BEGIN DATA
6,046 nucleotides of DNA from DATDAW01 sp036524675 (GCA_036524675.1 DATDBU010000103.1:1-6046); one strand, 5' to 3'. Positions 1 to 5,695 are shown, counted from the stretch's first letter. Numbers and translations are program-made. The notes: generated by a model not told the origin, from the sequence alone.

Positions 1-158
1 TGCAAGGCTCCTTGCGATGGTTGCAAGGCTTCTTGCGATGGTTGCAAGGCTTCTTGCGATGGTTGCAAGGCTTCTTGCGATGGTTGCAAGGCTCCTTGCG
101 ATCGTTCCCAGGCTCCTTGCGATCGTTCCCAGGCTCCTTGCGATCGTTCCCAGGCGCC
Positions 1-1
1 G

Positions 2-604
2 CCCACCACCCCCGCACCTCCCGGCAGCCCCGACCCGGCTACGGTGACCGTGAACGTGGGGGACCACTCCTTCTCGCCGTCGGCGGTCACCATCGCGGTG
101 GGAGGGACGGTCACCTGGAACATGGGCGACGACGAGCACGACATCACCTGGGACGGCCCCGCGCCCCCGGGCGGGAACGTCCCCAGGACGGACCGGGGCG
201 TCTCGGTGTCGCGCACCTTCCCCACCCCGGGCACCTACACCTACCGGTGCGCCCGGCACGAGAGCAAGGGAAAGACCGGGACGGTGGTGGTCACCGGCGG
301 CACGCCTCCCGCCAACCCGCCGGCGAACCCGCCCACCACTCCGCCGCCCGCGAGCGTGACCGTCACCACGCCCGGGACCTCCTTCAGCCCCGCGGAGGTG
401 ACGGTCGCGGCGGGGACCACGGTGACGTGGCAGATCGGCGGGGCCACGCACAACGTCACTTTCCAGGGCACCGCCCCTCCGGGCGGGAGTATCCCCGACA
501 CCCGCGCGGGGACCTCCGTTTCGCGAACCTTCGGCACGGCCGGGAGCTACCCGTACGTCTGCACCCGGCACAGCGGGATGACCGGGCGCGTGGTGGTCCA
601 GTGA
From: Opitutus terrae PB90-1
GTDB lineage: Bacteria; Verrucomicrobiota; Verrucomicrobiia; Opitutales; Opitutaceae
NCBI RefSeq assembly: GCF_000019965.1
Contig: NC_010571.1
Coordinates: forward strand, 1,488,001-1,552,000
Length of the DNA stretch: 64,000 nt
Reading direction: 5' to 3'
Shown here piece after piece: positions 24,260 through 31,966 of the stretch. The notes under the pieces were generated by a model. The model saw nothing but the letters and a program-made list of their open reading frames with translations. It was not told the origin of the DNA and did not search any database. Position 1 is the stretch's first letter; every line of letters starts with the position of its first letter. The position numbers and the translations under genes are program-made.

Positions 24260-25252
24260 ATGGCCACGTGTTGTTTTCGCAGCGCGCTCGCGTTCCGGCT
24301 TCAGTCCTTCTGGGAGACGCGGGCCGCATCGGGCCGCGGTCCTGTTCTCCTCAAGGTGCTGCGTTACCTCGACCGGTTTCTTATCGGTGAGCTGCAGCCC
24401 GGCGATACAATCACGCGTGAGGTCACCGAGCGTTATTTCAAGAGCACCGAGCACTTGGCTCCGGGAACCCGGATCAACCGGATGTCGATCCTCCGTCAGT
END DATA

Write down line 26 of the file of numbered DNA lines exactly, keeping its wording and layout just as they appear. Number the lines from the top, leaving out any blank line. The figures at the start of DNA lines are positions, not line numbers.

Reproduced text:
24401 GGCGATACAATCACGCGTGAGGTCACCGAGCGTTATTTCAAGAGCACCGAGCACTTGGCTCCGGGAACCCGGATCAACCGGATGTCGATCCTCCGTCAGT